Monday, August 17, 2009

Slide Share

When I first saw the name SlideShare I thought it was going to be another photo sharing space. I am happy to say that I was wrong! It is a tool that will come in ever so handy in the classrooms of today (that is some of today, unfortunately for others it will be the classrooms of tomorrow...). It fits hand-in-hand with the use of PowerPoint , which is becoming the replacment for whiteboards and markers. The beauty of Slide Share is that you can upload your Powerpoint presentations to it, have them publically available, and even upload them from SlideShare onto a blog or wiki etc. No longer will we have to carry around a memory stick, or have to change our entire lesson if, God forbid, something dreadful happens to the laptop, because with slideshare, you can access it online!

The Slide Share above has not been converted to a Slide Cast (which makes it a presentation with the audio overlay) because my computer does not have a microphone - make sure yours does if you are going to use it!! As such, all the information on each page comes up at once rather than clicking through and allowing each object to come up in order. If anyone knows how to deal with this... I world appreciate the help!

The other great thing about this tool is that you can upload adio files and attach them to your presentations. Can you imagine how this might change classrooms as we know it?? We could introduce 'flexi-classes', which I guess is more of a uni-style class, but available for primary and secondary. The Learning Manager uses a Powerpoint Presentation to enhance the learning experience, while as the same time recording what is being said onto his computer. After the lesson the audio file can be converted to an .MP3 using afree tool like Format Factory (Thank you to Jim Price for showing me this tool). The audio file is then uploaded to SlideShare, synchronised to the Presentation used in class, then uploaded to the class's moodle/blog/blackboard/wiki space. That way, if a learner misses a class, they can 'do' the class online. Or if a student wants to go back to the class that can go back and take it again, with the ability to 'pause' it if they need to, or 'skip' to the relevant section. Sure, it is not as interactive as being in the class at the time, but if it's posted on, for example, a blog, learners can use the 'comment' option to ask the learning manager questions or queeries.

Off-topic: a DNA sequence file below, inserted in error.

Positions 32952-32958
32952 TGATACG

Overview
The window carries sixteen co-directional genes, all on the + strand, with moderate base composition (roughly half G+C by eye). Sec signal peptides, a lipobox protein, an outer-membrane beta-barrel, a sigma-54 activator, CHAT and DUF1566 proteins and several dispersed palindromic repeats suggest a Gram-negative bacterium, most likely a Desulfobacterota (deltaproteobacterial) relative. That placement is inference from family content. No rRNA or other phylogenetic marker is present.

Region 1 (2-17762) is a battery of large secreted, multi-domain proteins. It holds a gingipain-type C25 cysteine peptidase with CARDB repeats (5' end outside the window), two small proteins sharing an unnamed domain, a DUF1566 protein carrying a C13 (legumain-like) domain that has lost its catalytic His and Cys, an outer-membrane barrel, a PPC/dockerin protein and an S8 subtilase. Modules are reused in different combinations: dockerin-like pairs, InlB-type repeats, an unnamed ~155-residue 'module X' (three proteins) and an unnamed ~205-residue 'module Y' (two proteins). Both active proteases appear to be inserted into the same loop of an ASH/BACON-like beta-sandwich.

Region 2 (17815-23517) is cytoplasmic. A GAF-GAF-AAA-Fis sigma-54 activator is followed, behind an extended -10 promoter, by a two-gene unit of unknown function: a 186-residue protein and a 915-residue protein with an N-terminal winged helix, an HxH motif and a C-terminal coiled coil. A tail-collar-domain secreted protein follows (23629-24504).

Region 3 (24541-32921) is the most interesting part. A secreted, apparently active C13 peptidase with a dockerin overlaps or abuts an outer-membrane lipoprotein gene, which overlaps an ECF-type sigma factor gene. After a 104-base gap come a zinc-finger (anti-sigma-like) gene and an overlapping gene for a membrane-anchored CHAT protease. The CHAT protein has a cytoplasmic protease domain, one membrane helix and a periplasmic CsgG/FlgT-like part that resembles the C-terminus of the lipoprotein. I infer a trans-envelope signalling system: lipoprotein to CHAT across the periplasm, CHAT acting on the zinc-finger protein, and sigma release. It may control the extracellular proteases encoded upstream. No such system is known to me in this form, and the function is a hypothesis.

What a useful piece of technology! It could also be another way of giving students a Learning Task, rather than (or as well as) handing out a piece of paper and giving instruction, Learning managers could create a powerpoint to explain the task and synchronise vocal instructions to it. Then you don't have to be re-photocopying task sheets all the time for those who have the tendancy to lose them. They can also access it from any computer and watch it as many times as needed.
In a similar way it could be used to give learners their homework. This would save time in class handing out and glueing homework sheets in. It also means they have less excuses for not completing it (or a different set of them at least! "My internet was down...").

I have found another web tool that I think is really useful in this digital age. It still allows for productive pedagogies on behalf of the learning manager, and higher order thinking on behalf of the learner, it just gives a new/updated and relevant platform from which to do this.


  1. Hi Beathanie,
    I am glad I could help with your audio formating. Have enjoyed reading you blogs.

  2. Hi Jim,
    I have also enjoyed following your blogs. I see everything from a primary school perspective and I have enjoyed reading postings that show how these tools can be incorporated into a high school context - even in a subject such as home ec.